Bandy’s guitar playing is mesmerizing- as you listen to his style and the way he constructs a solo, you’ll be right inside the song with him and along for the ride.

As your average blues album goes, Blue is a pretty chill listening experience, and that suits me just fine. I think I’ll roll through this one more time before bed.

KEY CUTS: Country Star, My Bad Reputation, The Thrill Is Gone

LATE LAST NIGHT: ELIXIR OF SARA MARTIN Laurie Jane & The 45’s (Down in the Alley Records) *** ¾
A new release here for one of Louisville, Kentucky’s best blues bands, and a history lesson to boot. Their goal is to revive the work of Louisville’s prohibition-era blues original, Sara Martin. Late Last Night should be considered mission accomplished.

Instead of trying to capture every nuance of Martin’s music in a purist way, Laurie Jane & The 45’s deliver these century old songs in the same way the great British rock bands gave the blues back to us. It reminds me of what Maria Muldaur has done with her semi-recent jug band blues albums, along with her tribute to Memphis Minnie. These are songs we may already know- at least some of them- and they’re pieces of art being presented in new frames in a new and exhilarating way.

The band’s southern soul shines through on these 12 cuts with rich horn charts, some jaunty guitar and The 45’s refreshing musical attitude of just going for it. Laurie’s clear, strong voice is the perfect vehicle for these lyrics, and you get the feeling that if she’s singin’ it, she’s means it. That’s important in the blues, that authenticity- it’s one of the reasons I don’t like George Thorogood very much.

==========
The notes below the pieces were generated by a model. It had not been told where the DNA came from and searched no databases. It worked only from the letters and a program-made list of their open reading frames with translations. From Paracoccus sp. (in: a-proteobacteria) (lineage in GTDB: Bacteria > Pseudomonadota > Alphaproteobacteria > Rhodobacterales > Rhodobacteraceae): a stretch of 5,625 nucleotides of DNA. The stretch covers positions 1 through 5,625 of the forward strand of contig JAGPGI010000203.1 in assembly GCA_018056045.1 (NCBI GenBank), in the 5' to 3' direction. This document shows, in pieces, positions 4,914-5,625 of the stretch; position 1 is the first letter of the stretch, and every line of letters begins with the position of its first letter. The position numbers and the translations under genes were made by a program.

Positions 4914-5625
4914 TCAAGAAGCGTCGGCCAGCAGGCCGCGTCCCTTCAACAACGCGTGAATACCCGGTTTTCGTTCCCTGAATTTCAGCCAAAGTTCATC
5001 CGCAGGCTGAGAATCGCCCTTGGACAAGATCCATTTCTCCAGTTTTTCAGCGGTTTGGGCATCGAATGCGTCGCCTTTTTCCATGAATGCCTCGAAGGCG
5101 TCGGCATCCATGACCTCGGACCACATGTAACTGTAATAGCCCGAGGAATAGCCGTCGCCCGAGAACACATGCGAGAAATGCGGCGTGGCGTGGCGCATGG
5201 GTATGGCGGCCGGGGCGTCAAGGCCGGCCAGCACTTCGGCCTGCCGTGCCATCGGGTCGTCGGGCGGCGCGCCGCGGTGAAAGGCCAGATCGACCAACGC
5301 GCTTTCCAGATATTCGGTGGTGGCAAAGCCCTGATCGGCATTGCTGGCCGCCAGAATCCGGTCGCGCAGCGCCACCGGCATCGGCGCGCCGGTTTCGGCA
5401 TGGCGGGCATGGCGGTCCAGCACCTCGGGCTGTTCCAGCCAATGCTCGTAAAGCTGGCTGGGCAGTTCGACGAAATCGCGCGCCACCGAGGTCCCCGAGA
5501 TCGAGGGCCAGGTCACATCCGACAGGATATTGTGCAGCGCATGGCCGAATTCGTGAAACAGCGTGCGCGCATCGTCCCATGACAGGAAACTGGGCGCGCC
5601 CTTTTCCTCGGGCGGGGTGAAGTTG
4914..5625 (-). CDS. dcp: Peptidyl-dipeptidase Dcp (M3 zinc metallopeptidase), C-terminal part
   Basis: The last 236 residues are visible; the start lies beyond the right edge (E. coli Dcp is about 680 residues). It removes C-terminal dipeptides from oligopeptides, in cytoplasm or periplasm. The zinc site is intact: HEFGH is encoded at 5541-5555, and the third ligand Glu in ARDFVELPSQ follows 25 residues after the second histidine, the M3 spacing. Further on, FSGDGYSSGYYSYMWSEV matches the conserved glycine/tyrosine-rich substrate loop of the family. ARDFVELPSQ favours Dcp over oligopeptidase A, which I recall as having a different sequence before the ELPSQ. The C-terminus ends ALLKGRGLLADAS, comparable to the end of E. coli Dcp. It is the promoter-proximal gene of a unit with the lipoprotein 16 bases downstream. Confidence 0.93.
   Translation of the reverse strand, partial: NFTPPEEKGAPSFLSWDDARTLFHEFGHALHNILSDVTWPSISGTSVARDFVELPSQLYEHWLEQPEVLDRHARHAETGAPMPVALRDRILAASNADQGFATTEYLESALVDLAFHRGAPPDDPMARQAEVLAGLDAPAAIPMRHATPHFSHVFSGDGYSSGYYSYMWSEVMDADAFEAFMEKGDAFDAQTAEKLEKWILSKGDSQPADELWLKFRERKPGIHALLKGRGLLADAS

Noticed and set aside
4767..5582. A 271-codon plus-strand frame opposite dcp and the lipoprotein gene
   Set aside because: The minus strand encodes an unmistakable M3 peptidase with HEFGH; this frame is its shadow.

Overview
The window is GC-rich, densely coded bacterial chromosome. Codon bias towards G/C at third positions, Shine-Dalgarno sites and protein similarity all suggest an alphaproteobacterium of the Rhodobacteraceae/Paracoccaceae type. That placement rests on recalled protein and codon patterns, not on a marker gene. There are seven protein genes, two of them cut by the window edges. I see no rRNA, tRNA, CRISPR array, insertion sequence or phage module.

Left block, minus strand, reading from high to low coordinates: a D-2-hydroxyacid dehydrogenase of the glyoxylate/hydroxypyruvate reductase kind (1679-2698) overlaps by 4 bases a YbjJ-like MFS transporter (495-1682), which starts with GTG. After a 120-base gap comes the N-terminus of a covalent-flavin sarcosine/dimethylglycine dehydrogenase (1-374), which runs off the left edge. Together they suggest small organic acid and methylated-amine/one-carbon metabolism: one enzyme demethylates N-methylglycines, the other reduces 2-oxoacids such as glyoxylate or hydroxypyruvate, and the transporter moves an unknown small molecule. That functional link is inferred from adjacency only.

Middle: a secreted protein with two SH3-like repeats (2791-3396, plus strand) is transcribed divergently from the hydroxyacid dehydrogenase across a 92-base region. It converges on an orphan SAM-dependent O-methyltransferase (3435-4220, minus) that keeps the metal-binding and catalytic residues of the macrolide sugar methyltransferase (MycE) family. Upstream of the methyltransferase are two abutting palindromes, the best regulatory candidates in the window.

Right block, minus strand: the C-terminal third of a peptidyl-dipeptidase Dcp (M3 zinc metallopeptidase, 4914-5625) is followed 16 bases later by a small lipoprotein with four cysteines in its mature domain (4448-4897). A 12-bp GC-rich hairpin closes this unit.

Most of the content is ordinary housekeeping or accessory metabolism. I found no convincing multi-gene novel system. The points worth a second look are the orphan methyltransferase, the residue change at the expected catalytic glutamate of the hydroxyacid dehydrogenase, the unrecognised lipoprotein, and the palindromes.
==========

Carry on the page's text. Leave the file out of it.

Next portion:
Late Last Night is a helluva lot of fun to listen to; 50’s style big city blues mixed with jazz and rockabilly. This is one disc with a whole lotta soul.

KEY CUTS: Blind Man Blues, Atlanta Blues, I’m Gonna Be A Lovin’ Old Soul

Interesting move here; the original soundtrack to the Hugh Jackman film went double platinum, so Warner follows it with a companion disc of songs from the movie, re-done by some of the today’s biggest pop stars. Whether or not you need this depends on what you thought of the movie (Mrs. Rock Doctor & I thoroughly enjoyed it) and how you feel about the singers and bands involved here.

The movie is about P.T. Barnum and the creation of his circus. As the movie is about a man singe mindedly pursuing his dreams against all odds the songs, written by the award winning duo of Benj Pasek and Justin Paul, are heroic and inspirational. The movie is certainly a period piece, so lifting these songs into the present-day with modern pop artists is a smart ploy. Kelly Clarkson’s rendition of Never Enough is powerful, and Panic At The Disco’s take on the title track is pretty cool too. I don’t recognize every one of these acts, but other than those just mentioned I rather enjoyed what Kesha, The Zac Brown Band, Pink and Sara Bareilles did with the songs they were given.
Again, if you dug the movie plus know and/or enjoy at least half of the artists on this disc, it’s worth checking out. You know, with the alarming speed that everything seems to be coming undone, a disc of inspiring songs hits the spot. Like Jim Jefferies says at the end of his TV show, “I think we can all do better”- and maybe this music can help.